Woman with quadriplegia secures reversal against INDOT in tractor-trailer accident case

A woman who suffered a severe spinal injury that left her quadriplegic has won a reversal after the Court of Appeals of Indiana found her lawsuit against the state of Indiana and the Indiana Department of Transportation did not create collateral estoppel and claim splitting.

While Kathryn Davidson was riding as a passenger in a tractor-trailer truck in April 2018 the driver, Brandon Nicholson, fell asleep and lost control of the semi. He then collided the 18-wheeler into a bridge pier of an overpass.

The accident left Davidson with severe and permanent injuries that resulted in her becoming a C-6 quadriplegic.

Davidson later sent a tort claim notice to the state and INDOT alleging that her injuries were caused in part by their negligence stemming from the road construction in the vicinity of the accident. However, the state denied her claim.

A negligence action was filed by Davidson in Lake County against J Trucking LLC, Nicholson’s employer, and Sasa Jankovic, the owner of J Trucking, who was later dismissed from the case. A 2019 bench trial resulted in judgment entered for Davidson against J Trucking for $3,237,696.

Davidson filed another negligence action in March 2020 – this time in Monroe County, where the accident occurred. The defendants all filed dispositive motions under either Trial Rule 12(B)(6) or 12(C). Following a hearing on the motions, the court dismissed Davidson’s complaint with prejudice and denied her subsequent motion to correct error.

The Court of Appeals of Indiana disagreed with the trial court’s dismissal, reversing for Davidson in Kathryn Davidson v. State of Indiana; Indiana Department of Transportation; I-69 Development Partners, LLC; DLZ Indiana, LLC; Aztec Engineering Group, Inc.; and Walsh Construction Company II, LLC, 21A-CT-1516.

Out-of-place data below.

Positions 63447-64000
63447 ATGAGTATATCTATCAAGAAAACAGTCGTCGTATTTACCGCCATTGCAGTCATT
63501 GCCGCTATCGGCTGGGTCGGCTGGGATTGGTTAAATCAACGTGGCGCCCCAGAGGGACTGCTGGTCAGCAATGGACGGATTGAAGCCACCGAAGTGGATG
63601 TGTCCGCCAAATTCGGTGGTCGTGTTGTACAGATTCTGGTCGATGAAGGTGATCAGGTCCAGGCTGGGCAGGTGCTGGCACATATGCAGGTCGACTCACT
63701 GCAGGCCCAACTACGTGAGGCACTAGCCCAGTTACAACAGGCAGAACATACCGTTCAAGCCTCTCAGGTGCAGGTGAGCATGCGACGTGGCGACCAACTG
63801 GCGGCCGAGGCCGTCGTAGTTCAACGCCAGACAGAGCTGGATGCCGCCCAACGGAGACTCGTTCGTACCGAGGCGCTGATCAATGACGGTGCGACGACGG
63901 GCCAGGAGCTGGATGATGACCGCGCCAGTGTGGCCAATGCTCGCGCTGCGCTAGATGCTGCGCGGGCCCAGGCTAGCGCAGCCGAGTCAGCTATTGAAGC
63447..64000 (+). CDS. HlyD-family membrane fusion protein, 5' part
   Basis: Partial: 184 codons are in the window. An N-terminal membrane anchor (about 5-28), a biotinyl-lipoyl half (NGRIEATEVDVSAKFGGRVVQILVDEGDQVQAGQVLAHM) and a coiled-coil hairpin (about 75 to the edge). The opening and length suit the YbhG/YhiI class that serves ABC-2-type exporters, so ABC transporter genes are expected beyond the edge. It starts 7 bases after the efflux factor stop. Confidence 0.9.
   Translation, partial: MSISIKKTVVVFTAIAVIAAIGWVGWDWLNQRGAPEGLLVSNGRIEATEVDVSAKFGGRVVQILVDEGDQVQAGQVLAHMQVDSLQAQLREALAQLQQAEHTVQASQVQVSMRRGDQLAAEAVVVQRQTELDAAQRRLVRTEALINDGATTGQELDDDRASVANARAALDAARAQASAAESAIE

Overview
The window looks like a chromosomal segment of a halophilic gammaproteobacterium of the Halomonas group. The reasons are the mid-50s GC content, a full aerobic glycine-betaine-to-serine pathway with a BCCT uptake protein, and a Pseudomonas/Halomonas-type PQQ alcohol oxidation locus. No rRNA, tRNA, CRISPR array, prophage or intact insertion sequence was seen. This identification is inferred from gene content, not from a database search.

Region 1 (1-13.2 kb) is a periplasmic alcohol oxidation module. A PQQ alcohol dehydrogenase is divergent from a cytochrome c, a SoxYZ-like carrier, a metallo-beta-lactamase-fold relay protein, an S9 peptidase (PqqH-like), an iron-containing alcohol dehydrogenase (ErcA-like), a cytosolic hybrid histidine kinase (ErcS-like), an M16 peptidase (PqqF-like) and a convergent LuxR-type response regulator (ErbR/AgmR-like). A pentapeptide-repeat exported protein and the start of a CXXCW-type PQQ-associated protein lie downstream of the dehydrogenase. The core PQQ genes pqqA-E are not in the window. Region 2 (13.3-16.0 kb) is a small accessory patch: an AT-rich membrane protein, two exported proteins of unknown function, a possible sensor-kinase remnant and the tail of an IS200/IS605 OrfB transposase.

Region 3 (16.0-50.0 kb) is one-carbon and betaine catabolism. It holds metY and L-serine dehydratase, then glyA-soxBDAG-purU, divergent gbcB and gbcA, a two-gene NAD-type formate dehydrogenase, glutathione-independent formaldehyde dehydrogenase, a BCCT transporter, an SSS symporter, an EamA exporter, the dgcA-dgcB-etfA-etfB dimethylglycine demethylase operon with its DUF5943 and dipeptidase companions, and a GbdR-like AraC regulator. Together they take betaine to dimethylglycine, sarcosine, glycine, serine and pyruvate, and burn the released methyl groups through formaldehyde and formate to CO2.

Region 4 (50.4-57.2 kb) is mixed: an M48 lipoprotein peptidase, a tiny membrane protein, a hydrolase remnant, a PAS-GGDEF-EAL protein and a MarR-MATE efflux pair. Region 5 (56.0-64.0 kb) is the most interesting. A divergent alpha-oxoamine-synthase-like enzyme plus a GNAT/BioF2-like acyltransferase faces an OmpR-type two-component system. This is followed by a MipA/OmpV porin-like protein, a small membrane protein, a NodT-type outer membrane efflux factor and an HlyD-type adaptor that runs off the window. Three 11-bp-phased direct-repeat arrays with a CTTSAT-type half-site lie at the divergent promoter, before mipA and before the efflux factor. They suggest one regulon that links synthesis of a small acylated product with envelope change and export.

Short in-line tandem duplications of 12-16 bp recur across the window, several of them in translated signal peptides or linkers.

In comparing Davidson’s Lake County action from the case at hand, the COA found that collateral estoppel does not extend to matters that were not expressly adjudicated and can be inferred only by argument. It therefore found that the negligence and liability alleged by Davidson had not been previously litigated.

“While both actions arise from the same accident, each of the actions requires proof of an actor’s negligence and liability that the other does not,” Senior Judge Ezra Friedlander wrote. “As is clear from the record, the judgment in the Lake County Action was limited solely to the negligence of Nicholson, who was operating the truck as an agent of J Trucking. J Trucking and the Appellees are separate entities with separate interests. The Lake County Action and its resulting judgment against J Trucking decided nothing with regard to the Appellees’ alleged negligence and liability.

“… Even where collateral estoppel is applicable, the former adjudication is conclusive in the subsequent action only as to those issues that were actually litigated and determined therein,” he continued.

Additionally, the COA noted that Davidson did not lose in the Lake County action. It also agreed that the trial court erred by determining that the current action constitutes claim splitting.

“Based on the foregoing, we conclude the court erred by dismissing Davidson’s complaint by reason of collateral estoppel and claim splitting,” Friedlander concluded in the reversal.

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